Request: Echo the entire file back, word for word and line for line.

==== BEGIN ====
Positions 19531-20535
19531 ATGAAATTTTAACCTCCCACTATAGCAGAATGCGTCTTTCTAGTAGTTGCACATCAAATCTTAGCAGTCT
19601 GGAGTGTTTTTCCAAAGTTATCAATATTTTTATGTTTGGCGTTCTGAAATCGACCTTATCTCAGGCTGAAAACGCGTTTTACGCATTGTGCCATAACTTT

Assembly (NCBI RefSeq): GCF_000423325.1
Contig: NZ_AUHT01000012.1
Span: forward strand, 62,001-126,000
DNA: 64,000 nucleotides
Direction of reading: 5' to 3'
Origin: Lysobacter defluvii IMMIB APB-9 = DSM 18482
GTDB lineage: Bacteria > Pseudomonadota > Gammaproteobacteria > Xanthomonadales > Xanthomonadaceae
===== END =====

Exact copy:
Positions 19531-20535
19531 ATGAAATTTTAACCTCCCACTATAGCAGAATGCGTCTTTCTAGTAGTTGCACATCAAATCTTAGCAGTCT
19601 GGAGTGTTTTTCCAAAGTTATCAATATTTTTATGTTTGGCGTTCTGAAATCGACCTTATCTCAGGCTGAAAACGCGTTTTACGCATTGTGCCATAACTTT

Assembly (NCBI RefSeq): GCF_000423325.1
Contig: NZ_AUHT01000012.1
Span: forward strand, 62,001-126,000
DNA: 64,000 nucleotides
Direction of reading: 5' to 3'
Origin: Lysobacter defluvii IMMIB APB-9 = DSM 18482
GTDB lineage: Bacteria > Pseudomonadota > Gammaproteobacteria > Xanthomonadales > Xanthomonadaceae